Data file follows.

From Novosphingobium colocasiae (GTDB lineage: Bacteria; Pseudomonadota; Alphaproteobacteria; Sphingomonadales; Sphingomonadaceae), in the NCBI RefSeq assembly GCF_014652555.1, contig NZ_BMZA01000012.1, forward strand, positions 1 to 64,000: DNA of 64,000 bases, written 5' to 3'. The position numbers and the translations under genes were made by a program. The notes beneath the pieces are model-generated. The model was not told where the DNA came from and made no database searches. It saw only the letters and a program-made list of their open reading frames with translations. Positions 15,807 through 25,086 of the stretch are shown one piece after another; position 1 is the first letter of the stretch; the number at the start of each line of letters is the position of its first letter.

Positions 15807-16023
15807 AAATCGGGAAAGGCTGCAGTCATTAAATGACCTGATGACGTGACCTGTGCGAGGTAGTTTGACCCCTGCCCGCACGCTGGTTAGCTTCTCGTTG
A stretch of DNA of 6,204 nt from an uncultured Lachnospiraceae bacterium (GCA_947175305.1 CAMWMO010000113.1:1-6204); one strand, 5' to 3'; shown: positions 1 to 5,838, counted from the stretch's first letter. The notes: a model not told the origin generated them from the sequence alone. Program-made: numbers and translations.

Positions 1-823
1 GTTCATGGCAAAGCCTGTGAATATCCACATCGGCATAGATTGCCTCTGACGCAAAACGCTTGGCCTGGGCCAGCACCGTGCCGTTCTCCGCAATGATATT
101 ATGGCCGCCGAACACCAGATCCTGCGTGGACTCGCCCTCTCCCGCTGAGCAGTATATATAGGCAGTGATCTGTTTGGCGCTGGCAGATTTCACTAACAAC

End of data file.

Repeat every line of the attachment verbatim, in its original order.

From Novosphingobium colocasiae (GTDB lineage: Bacteria; Pseudomonadota; Alphaproteobacteria; Sphingomonadales; Sphingomonadaceae), in the NCBI RefSeq assembly GCF_014652555.1, contig NZ_BMZA01000012.1, forward strand, positions 1 to 64,000: DNA of 64,000 bases, written 5' to 3'. The position numbers and the translations under genes were made by a program. The notes beneath the pieces are model-generated. The model was not told where the DNA came from and made no database searches. It saw only the letters and a program-made list of their open reading frames with translations. Positions 15,807 through 25,086 of the stretch are shown one piece after another; position 1 is the first letter of the stretch; the number at the start of each line of letters is the position of its first letter.

Positions 15807-16023
15807 AAATCGGGAAAGGCTGCAGTCATTAAATGACCTGATGACGTGACCTGTGCGAGGTAGTTTGACCCCTGCCCGCACGCTGGTTAGCTTCTCGTTG
A stretch of DNA of 6,204 nt from an uncultured Lachnospiraceae bacterium (GCA_947175305.1 CAMWMO010000113.1:1-6204); one strand, 5' to 3'; shown: positions 1 to 5,838, counted from the stretch's first letter. The notes: a model not told the origin generated them from the sequence alone. Program-made: numbers and translations.

Positions 1-823
1 GTTCATGGCAAAGCCTGTGAATATCCACATCGGCATAGATTGCCTCTGACGCAAAACGCTTGGCCTGGGCCAGCACCGTGCCGTTCTCCGCAATGATATT
101 ATGGCCGCCGAACACCAGATCCTGCGTGGACTCGCCCTCTCCCGCTGAGCAGTATATATAGGCAGTGATCTGTTTGGCGCTGGCAGATTTCACTAACAAC